On to PitchFest: Thursday, July 10, 2014, 1:50 p.m. – I’m standing in line with all the others waiting to enter the rooms. Strangely enough, I’m not nervous. I attribute that to feeling well prepared. As a writer of military thrillers, I know I won’t get a yes from all of them. I just hope to get some. The first pitch goes fine – the agent asks for 100 pages. I move to another agent on my list and wait my turn. That basically describes the entire afternoon. Move, wait your turn, pitch, move, wait your turn, pitch. At 5:30 I drag myself out of the last room with mixed emotions. I didn’t get to everyone I wanted to speak with, more left at 4:30 than I had expected and two of my favorites are gone before I get to talk to them. As it is I end up getting seven out of nine wanting materials. Not too bad, especially when three of the seven ask for full manuscripts. But the best news is that two of the three wanting the entire thing are my top two choices.

I email out the requested materials the next day (don’t bother bringing printed copies of your novel or sample chapters to the conference, everyone will want it emailed).

The day after PitchFest an extremely well-respected editor from a major publishing house I met at a conference years earlier was on one of the panels. I’d taken 2nd place in the conference’s writing contest and he’d asked to see the manuscript. Three months later he called. He loved my novel and wanted to acquire it. His comments were unbelievably complimentary (I definitely mentioned that during my pitches). Ten days later, he called to tell me his publisher had turned it down (I tried not to mention that). Anyway, after the panel ends, I go up and reintroduce myself. The next morning we have breakfast together. I thought he still had the same publisher so I didn’t ask him to look at it again. We had an enjoyable breakfast and that was the end of it. After I return home I discover he now works for a different publisher. So I get up the nerve and email asking if he would consider a second look. Ten minutes later the answer comes – yes.

I let Liza Fleissig know. I understand, however, that just because he wants to look at it won’t be enough for an agent to sign me. But it does move me to the top of Liza’s list to be read. She uses former editors and agents as her readers. She then does something extremely smart – she gives my military thriller to two women who hate military thrillers. When both come back with positive comments, my phone rings and I have an agent.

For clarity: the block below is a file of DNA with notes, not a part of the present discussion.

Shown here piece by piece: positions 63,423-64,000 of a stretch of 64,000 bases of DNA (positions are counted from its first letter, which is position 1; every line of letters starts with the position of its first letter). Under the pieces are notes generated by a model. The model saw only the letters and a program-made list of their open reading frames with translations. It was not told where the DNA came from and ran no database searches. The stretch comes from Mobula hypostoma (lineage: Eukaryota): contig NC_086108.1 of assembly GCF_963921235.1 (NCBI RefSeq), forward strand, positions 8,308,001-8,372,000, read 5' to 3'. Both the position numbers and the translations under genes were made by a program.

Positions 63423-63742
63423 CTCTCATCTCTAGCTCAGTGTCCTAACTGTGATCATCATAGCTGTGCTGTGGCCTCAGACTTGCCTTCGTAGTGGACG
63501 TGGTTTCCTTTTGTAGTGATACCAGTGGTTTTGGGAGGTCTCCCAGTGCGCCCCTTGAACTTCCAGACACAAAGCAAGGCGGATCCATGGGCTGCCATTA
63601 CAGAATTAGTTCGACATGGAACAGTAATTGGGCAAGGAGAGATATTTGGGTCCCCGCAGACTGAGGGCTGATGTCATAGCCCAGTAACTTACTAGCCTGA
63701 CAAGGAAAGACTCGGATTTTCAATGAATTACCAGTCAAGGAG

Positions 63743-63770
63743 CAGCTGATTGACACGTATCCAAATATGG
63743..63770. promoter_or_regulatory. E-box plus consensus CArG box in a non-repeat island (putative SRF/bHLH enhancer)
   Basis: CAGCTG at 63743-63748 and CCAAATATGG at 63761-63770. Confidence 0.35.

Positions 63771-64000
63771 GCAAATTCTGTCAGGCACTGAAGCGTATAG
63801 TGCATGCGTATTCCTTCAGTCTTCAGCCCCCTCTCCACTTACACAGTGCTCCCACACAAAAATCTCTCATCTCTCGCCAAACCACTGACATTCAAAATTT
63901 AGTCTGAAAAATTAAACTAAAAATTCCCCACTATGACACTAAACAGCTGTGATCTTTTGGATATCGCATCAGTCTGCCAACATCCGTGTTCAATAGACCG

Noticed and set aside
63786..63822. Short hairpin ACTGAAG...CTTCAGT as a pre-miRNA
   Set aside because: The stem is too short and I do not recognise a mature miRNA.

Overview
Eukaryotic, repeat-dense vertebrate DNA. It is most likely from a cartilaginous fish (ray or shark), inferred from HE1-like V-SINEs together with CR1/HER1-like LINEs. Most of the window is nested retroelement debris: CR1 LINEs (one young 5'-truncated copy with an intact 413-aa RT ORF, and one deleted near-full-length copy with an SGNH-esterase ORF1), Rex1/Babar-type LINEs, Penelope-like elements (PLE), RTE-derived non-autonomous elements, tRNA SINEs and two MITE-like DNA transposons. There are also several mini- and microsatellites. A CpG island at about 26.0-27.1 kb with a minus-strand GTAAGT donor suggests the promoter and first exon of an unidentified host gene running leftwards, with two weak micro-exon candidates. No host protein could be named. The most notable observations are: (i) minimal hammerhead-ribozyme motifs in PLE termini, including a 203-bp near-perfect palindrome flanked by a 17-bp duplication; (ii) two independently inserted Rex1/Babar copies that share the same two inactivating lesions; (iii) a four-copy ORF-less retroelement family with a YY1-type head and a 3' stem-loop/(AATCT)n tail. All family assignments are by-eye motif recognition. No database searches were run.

It takes Liza about five weeks to get to my novel and edit the manuscript. Thankfully the edits aren’t too significant and it only takes me four days to get it back to her. With my rewrites complete, she offers the editor an exclusive.

Now for the great news! In late October 2014, just 15 weeks after PitchFest, my phone rings. It’s Liza and she’s making the phone call all agents love to make. She’s sold my book to the editor. Penguin Random House wants to be my publisher. She tells me my novel, THE FINAL ACE, is scheduled to be released in paperback but if they like the rewrites they are seriously considering a hardcover release. No word on a release date yet, but it probably won’t hit the bookstores until at least Spring 2016.

How wonderful is that? Not only did I get the agent I wanted, I also got the editor I wanted. I am absolutely thrilled to be working with both. And it would not have happened without the wonderful people at Thrillerfest.

If you want the same opportunity, you need to come to next year’s Thrillerfest, prepared and ready. Say hello when you do, and we can definitely exchange business cards.

Walt Gragg